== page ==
A heat exchanger 11 constitutes refrigerant circuits with refrigerant pipes 12. The shunt 1 is mounted on the side of the heat exchanger 11 so as to form a plurality of refrigerant circuits.

The refrigerant shunt composed as hereinabove described will be described hereinafter in its operation with reference to FIG. 3 and FIG. 4.

The refrigerant A which flows through the refrigerating cycle, when it flows into the heat exchanger 11, flows into the shunt 1 which is above it, is branched, and is flowed into a plurality of refrigerant circuits composed of the refrigerant pipes 12. In the shunt 1, the refrigerant A which becomes two phase flows of a vapor phase A1 and a liquid phase A2, and is flowed from the fluid inlet opening 2 passes through the fluid inlet pipe 4, thereafter passes through the conical barrel 5, the cylindrical barrel 6. It is shunted into a plurality of fluid outlet pipes 9a, 9b in the branch portion 10. They flows out respectively into the refrigerant pipes 12a, 12b through the fluid outlet openings 8a, 8b. At this time, some portions of the refrigerant A does not flow out smoothly from the fluid outlet pipes 9a, 9b. Some portions of the liquid phase A2 collide, fall against the upper portion wall face of the cylindrical barrel 6, remain, circulate in the lower portion of the conical barrel 5 or the cylindrical barrel 6 so as to form the stagnant liquid. Similarly, some portions of the vapor phase A1 stay, circulate in the upper portion of the cylindrical barrel 6 so as to form the stagnant vapor.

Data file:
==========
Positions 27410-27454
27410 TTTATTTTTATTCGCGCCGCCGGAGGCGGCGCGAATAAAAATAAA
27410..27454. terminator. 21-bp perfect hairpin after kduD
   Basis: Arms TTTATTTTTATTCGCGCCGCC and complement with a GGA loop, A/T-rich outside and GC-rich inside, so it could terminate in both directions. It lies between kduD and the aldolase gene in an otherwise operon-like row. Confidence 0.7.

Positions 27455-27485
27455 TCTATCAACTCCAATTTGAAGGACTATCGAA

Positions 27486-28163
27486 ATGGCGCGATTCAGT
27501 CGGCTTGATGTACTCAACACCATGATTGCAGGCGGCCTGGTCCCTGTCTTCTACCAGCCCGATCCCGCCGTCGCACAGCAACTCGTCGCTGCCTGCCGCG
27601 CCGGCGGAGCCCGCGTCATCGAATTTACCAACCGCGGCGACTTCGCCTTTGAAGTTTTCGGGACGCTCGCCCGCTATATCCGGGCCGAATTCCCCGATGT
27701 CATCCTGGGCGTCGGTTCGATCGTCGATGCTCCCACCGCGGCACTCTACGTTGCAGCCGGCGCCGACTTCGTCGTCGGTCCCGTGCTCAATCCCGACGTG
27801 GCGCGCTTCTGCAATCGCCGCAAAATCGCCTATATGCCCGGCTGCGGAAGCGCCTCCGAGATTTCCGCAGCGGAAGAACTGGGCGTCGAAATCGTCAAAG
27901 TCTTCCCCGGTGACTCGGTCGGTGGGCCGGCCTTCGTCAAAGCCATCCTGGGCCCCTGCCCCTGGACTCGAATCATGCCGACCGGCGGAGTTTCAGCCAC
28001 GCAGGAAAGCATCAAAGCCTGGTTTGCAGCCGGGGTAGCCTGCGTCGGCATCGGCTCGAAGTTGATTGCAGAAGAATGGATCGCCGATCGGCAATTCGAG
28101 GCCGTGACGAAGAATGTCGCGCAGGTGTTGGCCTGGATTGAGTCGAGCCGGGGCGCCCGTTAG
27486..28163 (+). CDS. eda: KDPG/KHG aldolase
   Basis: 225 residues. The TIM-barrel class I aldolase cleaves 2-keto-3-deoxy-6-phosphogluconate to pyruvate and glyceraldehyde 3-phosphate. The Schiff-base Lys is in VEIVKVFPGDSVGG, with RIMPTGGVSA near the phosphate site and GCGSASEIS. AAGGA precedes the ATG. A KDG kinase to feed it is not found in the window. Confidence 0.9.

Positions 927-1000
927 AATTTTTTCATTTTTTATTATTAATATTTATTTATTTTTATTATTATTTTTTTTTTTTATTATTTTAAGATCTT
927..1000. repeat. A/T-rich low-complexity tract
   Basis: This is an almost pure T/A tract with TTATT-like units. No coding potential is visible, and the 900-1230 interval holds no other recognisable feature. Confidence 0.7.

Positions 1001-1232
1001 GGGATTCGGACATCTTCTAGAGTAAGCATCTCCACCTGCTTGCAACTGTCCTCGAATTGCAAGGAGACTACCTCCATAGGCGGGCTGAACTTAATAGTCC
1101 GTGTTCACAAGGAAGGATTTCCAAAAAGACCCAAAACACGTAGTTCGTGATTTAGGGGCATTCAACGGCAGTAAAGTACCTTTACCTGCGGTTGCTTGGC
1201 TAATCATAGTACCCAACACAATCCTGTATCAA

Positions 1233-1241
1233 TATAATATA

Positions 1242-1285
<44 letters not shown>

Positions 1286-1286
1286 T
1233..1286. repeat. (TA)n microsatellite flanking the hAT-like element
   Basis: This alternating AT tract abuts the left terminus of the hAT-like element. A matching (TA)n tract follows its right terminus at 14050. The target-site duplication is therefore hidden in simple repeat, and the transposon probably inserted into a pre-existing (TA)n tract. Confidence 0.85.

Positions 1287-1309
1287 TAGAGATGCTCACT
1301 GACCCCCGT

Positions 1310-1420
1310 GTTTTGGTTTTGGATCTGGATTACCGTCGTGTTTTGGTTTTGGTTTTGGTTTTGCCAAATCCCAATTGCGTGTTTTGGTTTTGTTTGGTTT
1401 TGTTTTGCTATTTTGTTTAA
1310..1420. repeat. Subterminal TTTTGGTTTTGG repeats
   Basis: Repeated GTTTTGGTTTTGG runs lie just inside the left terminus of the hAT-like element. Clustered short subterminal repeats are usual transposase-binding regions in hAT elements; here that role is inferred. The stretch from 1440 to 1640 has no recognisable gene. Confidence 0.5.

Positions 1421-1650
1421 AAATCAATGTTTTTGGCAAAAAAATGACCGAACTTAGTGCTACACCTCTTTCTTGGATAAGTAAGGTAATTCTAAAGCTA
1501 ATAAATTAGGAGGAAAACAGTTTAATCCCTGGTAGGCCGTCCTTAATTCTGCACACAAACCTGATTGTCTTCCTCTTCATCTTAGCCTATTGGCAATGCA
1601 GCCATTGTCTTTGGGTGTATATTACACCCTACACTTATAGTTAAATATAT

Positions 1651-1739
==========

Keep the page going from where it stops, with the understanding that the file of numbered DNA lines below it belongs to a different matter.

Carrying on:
In the above described construction, the refrigerant A is separated between the vapor and liquid with the vapor liquid proportion being unequal in the section thereof when it flows into the fluid inlet pipe 4 of the shunt 1. This condition continues even while it passes through the conical barrel 5 and the cylindrical barrel 6. The liquid face of the stagnant liquid is stirred by the inflowing two phase flows, with even the liquid phase amount to be accompanied from the liquid face becoming unequal. When the shunt 1 has been set to become inclined with respect to the vertical, the liquid phase A2 stayed within the shunt 1 flows more into the fluid outlet pipe 9 of the vertical bottom portion. Therefore, a problem is provided in that the equal branch flowing of the refrigerant A weight into the fluid outlet pipes 9a, 9b and further the refrigerant pipes 12a, 12b continuous to them cannot be provided in the branch portion 10.